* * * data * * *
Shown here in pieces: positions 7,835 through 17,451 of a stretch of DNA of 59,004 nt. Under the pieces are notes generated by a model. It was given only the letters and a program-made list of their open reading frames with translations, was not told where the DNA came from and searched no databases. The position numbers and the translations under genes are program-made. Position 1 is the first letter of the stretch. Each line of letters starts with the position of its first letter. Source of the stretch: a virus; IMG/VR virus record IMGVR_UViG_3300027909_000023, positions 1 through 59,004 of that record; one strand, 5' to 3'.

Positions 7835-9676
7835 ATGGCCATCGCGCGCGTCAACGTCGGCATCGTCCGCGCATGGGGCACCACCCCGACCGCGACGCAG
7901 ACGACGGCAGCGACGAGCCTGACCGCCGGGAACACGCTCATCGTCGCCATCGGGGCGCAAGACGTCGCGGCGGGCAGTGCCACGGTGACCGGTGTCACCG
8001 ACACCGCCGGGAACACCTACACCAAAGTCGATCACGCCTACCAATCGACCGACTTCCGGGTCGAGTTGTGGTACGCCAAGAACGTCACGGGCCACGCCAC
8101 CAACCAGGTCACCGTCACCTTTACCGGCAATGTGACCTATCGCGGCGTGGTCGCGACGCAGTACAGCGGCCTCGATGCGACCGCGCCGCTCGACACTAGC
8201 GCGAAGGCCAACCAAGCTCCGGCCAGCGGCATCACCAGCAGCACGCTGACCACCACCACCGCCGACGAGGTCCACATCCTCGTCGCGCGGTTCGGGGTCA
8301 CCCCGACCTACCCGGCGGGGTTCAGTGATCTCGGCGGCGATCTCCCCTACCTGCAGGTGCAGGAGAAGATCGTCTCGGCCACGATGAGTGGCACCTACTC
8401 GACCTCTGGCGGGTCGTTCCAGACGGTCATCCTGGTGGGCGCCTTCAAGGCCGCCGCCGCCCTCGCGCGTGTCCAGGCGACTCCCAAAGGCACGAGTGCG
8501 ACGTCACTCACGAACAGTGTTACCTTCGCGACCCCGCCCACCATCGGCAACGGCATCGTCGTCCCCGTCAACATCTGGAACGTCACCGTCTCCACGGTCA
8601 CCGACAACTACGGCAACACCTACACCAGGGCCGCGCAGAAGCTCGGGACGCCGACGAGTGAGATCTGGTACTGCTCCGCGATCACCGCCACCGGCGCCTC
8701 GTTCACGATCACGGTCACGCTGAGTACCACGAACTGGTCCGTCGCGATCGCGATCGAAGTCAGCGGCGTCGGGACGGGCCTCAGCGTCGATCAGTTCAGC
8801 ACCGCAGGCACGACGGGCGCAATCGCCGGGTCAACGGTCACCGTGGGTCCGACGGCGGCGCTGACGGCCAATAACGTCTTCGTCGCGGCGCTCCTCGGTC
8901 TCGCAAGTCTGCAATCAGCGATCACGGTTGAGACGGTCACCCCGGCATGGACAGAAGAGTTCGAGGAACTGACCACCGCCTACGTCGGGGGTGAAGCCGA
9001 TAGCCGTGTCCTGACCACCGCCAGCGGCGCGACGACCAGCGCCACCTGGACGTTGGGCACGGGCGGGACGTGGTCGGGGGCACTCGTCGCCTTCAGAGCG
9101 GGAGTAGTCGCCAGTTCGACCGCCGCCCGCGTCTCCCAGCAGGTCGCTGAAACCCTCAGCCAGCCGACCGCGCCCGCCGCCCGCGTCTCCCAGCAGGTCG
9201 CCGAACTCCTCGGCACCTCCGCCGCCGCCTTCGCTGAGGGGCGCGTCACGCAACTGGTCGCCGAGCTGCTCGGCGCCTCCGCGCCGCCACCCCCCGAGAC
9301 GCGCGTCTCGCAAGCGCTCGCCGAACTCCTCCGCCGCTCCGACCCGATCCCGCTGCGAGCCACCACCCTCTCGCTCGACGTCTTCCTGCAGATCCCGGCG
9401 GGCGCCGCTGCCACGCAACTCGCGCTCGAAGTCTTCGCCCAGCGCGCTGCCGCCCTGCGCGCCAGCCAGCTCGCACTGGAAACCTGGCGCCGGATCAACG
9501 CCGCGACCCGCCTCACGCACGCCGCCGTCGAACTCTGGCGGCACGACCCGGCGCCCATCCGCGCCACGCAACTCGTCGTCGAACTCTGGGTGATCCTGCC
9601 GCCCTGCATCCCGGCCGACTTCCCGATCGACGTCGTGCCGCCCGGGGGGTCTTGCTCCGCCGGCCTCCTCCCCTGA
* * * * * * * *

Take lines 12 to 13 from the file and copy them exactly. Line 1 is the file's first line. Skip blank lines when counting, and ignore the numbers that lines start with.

8701 GTTCACGATCACGGTCACGCTGAGTACCACGAACTGGTCCGTCGCGATCGCGATCGAAGTCAGCGGCGTCGGGACGGGCCTCAGCGTCGATCAGTTCAGC
8801 ACCGCAGGCACGACGGGCGCAATCGCCGGGTCAACGGTCACCGTGGGTCCGACGGCGGCGCTGACGGCCAATAACGTCTTCGTCGCGGCGCTCCTCGGTC